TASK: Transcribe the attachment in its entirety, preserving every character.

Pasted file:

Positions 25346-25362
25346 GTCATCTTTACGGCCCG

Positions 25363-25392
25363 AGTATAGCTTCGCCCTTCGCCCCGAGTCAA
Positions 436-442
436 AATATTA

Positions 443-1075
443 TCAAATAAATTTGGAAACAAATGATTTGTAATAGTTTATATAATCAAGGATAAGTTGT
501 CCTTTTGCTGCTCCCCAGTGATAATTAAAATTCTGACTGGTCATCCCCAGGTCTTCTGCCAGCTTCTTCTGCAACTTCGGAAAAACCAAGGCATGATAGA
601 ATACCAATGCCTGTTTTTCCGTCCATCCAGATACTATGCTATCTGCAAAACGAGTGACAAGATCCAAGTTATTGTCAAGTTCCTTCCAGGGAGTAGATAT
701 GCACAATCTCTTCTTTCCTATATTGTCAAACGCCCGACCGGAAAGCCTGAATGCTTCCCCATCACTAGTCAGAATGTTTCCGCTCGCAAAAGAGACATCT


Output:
Positions 25346-25362
25346 GTCATCTTTACGGCCCG

Positions 25363-25392
25363 AGTATAGCTTCGCCCTTCGCCCCGAGTCAA
Positions 436-442
436 AATATTA

Positions 443-1075
443 TCAAATAAATTTGGAAACAAATGATTTGTAATAGTTTATATAATCAAGGATAAGTTGT
501 CCTTTTGCTGCTCCCCAGTGATAATTAAAATTCTGACTGGTCATCCCCAGGTCTTCTGCCAGCTTCTTCTGCAACTTCGGAAAAACCAAGGCATGATAGA
601 ATACCAATGCCTGTTTTTCCGTCCATCCAGATACTATGCTATCTGCAAAACGAGTGACAAGATCCAAGTTATTGTCAAGTTCCTTCCAGGGAGTAGATAT
701 GCACAATCTCTTCTTTCCTATATTGTCAAACGCCCGACCGGAAAGCCTGAATGCTTCCCCATCACTAGTCAGAATGTTTCCGCTCGCAAAAGAGACATCT